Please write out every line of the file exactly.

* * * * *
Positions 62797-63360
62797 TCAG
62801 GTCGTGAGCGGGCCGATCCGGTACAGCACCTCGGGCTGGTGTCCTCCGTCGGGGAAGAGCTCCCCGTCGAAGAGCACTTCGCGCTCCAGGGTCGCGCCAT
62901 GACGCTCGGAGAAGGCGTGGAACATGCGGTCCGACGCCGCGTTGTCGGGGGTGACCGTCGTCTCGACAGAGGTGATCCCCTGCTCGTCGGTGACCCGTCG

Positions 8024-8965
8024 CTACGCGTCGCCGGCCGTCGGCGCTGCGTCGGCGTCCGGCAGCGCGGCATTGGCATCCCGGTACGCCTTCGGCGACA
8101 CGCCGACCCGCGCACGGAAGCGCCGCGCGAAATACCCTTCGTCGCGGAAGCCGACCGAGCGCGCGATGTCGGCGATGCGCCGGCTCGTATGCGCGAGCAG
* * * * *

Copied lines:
Positions 62797-63360
62797 TCAG
62801 GTCGTGAGCGGGCCGATCCGGTACAGCACCTCGGGCTGGTGTCCTCCGTCGGGGAAGAGCTCCCCGTCGAAGAGCACTTCGCGCTCCAGGGTCGCGCCAT
62901 GACGCTCGGAGAAGGCGTGGAACATGCGGTCCGACGCCGCGTTGTCGGGGGTGACCGTCGTCTCGACAGAGGTGATCCCCTGCTCGTCGGTGACCCGTCG

Positions 8024-8965
8024 CTACGCGTCGCCGGCCGTCGGCGCTGCGTCGGCGTCCGGCAGCGCGGCATTGGCATCCCGGTACGCCTTCGGCGACA
8101 CGCCGACCCGCGCACGGAAGCGCCGCGCGAAATACCCTTCGTCGCGGAAGCCGACCGAGCGCGCGATGTCGGCGATGCGCCGGCTCGTATGCGCGAGCAG